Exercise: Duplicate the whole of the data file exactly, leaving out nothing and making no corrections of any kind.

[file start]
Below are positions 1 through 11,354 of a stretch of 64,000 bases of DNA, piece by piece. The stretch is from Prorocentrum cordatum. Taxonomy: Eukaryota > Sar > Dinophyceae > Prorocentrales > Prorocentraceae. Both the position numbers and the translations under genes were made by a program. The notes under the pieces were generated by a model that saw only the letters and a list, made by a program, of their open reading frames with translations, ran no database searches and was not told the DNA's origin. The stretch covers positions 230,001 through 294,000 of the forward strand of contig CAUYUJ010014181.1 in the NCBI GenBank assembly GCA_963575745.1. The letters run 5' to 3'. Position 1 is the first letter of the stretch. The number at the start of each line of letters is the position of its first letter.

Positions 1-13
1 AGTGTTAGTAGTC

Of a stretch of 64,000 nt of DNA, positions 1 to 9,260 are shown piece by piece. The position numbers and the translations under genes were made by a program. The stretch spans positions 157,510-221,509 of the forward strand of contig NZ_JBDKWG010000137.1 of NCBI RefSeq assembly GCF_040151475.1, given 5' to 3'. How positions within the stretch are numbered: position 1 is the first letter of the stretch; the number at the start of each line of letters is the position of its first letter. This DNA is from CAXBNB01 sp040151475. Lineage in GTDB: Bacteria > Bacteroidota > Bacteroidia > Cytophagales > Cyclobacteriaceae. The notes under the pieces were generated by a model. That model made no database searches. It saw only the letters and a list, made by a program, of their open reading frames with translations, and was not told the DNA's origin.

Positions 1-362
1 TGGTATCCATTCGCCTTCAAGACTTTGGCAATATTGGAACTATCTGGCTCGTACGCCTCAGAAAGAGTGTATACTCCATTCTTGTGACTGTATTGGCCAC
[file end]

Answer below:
Below are positions 1 through 11,354 of a stretch of 64,000 bases of DNA, piece by piece. The stretch is from Prorocentrum cordatum. Taxonomy: Eukaryota > Sar > Dinophyceae > Prorocentrales > Prorocentraceae. Both the position numbers and the translations under genes were made by a program. The notes under the pieces were generated by a model that saw only the letters and a list, made by a program, of their open reading frames with translations, ran no database searches and was not told the DNA's origin. The stretch covers positions 230,001 through 294,000 of the forward strand of contig CAUYUJ010014181.1 in the NCBI GenBank assembly GCA_963575745.1. The letters run 5' to 3'. Position 1 is the first letter of the stretch. The number at the start of each line of letters is the position of its first letter.

Positions 1-13
1 AGTGTTAGTAGTC

Of a stretch of 64,000 nt of DNA, positions 1 to 9,260 are shown piece by piece. The position numbers and the translations under genes were made by a program. The stretch spans positions 157,510-221,509 of the forward strand of contig NZ_JBDKWG010000137.1 of NCBI RefSeq assembly GCF_040151475.1, given 5' to 3'. How positions within the stretch are numbered: position 1 is the first letter of the stretch; the number at the start of each line of letters is the position of its first letter. This DNA is from CAXBNB01 sp040151475. Lineage in GTDB: Bacteria > Bacteroidota > Bacteroidia > Cytophagales > Cyclobacteriaceae. The notes under the pieces were generated by a model. That model made no database searches. It saw only the letters and a list, made by a program, of their open reading frames with translations, and was not told the DNA's origin.

Positions 1-362
1 TGGTATCCATTCGCCTTCAAGACTTTGGCAATATTGGAACTATCTGGCTCGTACGCCTCAGAAAGAGTGTATACTCCATTCTTGTGACTGTATTGGCCAC